Jakarta's stock market is basking in the quick turnaround the economy made from last year's currency crisis, helped by a rise in interest rates and an improvement in the country's huge trade deficit. The index has risen 17.5 percent in dollar terms so far in 2014, with the rupiah's rally contributing to those gains.
Analysts are now counting on other factors to drive the market up by a further 10 to 15 percent. Indonesia has parliamentary elections in April and presidential elections in July, and the stock market has historically rallied after elections.
Besides, domestic demand is strong and companies catering to the Indonesian middle class are seeing a jump in earnings. Consensus estimates for future business profits are rising.
"Once people could see that Indonesia's macro was improving faster than the other countries that are perceived to be risky, then Indonesia's risk premium vanished pretty quickly. That is what led to the initial sharp rally," said Jahanzeb Naseer, research analyst at Credit Suisse in Jakarta.
"From here on, what will differentiate Indonesia is that it is probably starting an upcycle in earnings. That tends to be a much more sustained period of recovery for markets."
So far, earnings have not been upgraded as fast as stock prices, causing a rapid expansion in Indonesia's price-to-earnings (PE) multiples.
The consensus PE ratio for Indonesia is 26.3 percent above its long-term average, analysts at Nomura estimate, whereas most others in Asia have PEs at or below long term averages.
Indonesia's PE has expanded 5 percent since early December to 13.4, according to Thomson Reuters I/B/E/S. In the same period, Singapore's PE is down 5 percent, India's is down 3 percent, while South Korea's is up a mere 2 percent.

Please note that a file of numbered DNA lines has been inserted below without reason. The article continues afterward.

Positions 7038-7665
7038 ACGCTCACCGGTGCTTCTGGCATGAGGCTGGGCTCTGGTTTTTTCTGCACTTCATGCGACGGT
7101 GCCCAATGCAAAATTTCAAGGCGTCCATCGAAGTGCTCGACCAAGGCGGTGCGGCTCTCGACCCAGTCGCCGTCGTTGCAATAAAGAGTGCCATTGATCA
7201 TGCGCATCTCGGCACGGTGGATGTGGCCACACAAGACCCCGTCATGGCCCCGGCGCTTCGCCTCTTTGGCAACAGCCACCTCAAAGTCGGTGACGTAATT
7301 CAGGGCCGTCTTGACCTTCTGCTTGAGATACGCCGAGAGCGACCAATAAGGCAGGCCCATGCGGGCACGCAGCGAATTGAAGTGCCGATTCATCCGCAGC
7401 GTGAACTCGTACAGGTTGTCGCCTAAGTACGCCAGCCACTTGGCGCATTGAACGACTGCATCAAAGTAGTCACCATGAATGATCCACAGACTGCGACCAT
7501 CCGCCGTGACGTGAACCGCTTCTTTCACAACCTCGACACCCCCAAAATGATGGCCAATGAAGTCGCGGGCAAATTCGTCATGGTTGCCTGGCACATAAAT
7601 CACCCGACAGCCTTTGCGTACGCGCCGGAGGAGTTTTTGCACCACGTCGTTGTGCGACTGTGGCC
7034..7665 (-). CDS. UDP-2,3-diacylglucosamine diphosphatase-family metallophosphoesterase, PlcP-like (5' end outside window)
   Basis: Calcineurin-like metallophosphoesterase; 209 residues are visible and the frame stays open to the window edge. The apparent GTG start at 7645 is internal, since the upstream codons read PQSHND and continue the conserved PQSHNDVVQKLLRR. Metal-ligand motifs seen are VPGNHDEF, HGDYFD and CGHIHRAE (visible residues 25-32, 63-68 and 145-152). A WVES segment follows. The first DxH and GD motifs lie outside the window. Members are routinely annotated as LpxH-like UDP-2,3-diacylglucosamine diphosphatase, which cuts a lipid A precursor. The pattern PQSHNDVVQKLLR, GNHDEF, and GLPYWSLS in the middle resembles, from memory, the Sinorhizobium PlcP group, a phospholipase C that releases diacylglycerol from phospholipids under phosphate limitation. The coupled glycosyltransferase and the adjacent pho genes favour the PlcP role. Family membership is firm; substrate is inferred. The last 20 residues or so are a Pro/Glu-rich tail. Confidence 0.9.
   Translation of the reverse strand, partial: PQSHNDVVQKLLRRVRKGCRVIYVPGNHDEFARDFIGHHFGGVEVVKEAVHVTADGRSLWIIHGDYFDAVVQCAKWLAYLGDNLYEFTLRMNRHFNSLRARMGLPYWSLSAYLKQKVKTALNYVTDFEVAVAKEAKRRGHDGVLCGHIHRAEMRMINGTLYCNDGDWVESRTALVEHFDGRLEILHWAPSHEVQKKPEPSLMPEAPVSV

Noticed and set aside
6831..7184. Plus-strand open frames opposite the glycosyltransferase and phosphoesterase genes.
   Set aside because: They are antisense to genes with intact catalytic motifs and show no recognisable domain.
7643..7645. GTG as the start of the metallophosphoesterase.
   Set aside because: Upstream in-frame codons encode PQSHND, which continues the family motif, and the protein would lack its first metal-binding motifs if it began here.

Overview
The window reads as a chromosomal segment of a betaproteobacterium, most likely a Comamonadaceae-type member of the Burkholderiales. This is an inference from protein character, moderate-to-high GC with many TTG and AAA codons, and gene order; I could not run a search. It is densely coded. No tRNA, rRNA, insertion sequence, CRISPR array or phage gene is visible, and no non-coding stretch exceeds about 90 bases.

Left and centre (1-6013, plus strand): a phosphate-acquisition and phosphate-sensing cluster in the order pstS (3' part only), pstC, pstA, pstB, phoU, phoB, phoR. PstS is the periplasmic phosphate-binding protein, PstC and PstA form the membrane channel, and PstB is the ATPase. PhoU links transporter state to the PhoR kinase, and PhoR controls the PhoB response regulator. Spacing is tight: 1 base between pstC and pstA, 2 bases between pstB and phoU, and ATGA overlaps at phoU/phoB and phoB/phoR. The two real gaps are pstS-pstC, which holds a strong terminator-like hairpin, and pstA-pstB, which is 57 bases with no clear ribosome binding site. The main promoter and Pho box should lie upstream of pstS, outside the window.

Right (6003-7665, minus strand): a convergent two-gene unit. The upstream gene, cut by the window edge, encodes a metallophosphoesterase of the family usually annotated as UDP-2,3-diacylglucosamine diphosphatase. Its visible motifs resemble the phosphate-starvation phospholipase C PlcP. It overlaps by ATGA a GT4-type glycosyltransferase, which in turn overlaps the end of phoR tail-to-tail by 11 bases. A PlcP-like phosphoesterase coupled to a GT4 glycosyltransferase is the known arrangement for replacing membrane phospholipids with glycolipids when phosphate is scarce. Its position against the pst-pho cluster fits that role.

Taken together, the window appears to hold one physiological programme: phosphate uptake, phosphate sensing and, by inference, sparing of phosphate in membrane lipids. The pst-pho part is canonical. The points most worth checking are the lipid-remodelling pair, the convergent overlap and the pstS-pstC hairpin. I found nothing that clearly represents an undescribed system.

The Jakarta stock market has had a 0.3 percent upward revision in average earnings for the next fiscal year in the past 30 days, the most in Asia, as per Thomson Reuters StarMine.
Analysts now expect earnings per share (EPS) in the next financial year will be up 10 percent, and those earnings upgrades could drive the next leg up in stock prices.
"Most of these EPS forecast improvements came over the course of February when the macro environment was starting to look better," said Mixo Das, a strategist with Nomura.
The $387 billion Jakarta stock exchange is still 10 percent below record highs hit last May, just before fears of capital outflows from a tightening of U.S. monetary policy dragged emerging markets down, hitting India, Indonesia, Turkey, Brazil and South Africa the hardest.
Both India and Indonesia have bounced back, helped by interest rate rises, import curbs and other measures to contain their current account deficits. The rupiah has rallied nearly 8 percent from lows hit at the end of December.
The rally has made Indonesia one of Asia's most expensive markets, with a price to book ratio (P/B) of 3.5. The Philippines comes closest to that kind of valuation with a P/B ratio of 3.
But the priciness is partly illusory and somewhat curiously comforting, say Credit Suisse analysts.
If Unilever Indonesia, which is 5 percent of the market capitalisation and trades at a price-to-book of 54, is removed from the index, then the average index P/B ratio is down to 2.6, which is more in line with the Asian average.
Secondly, history shows the index tends to rally when the P/B ratio is this high.
Moreover, there is a lot of money riding on the strength of domestic spending in Indonesia, a factor underpinning both the economy and the stock market.
Return on equity for the past 12 months is close to a long-term average of 23 percent, way above peers in the region that offer returns in the teens. That has to do with the high profit margins of Indonesian consumer-oriented businesses, a market that foreign firms have struggled to enter.
"When you have these barriers to entry through high cost of capital, regulation, currency volatility, etc., the players who are entrenched have the ability to deliver very high return on capital," said Samir Mehta, a senior fund manager at J O Hambro Investment Management. JOHIM manages $21 billion globally.
Still, investors know the risks posed by upcoming elections and the economy. The economy could falter if the central bank continues to raise rates. If it doesn't, imports could blow out again, putting pressure on the rupiah through a widening of the current account deficit.
"There are a number of reasons to still be worried," said Naseer. But the odds are that the economy continues to improve, he said.
"That is why you have to be bullish. If you wait for certainty, then you'd probably be buying when everything is already priced in."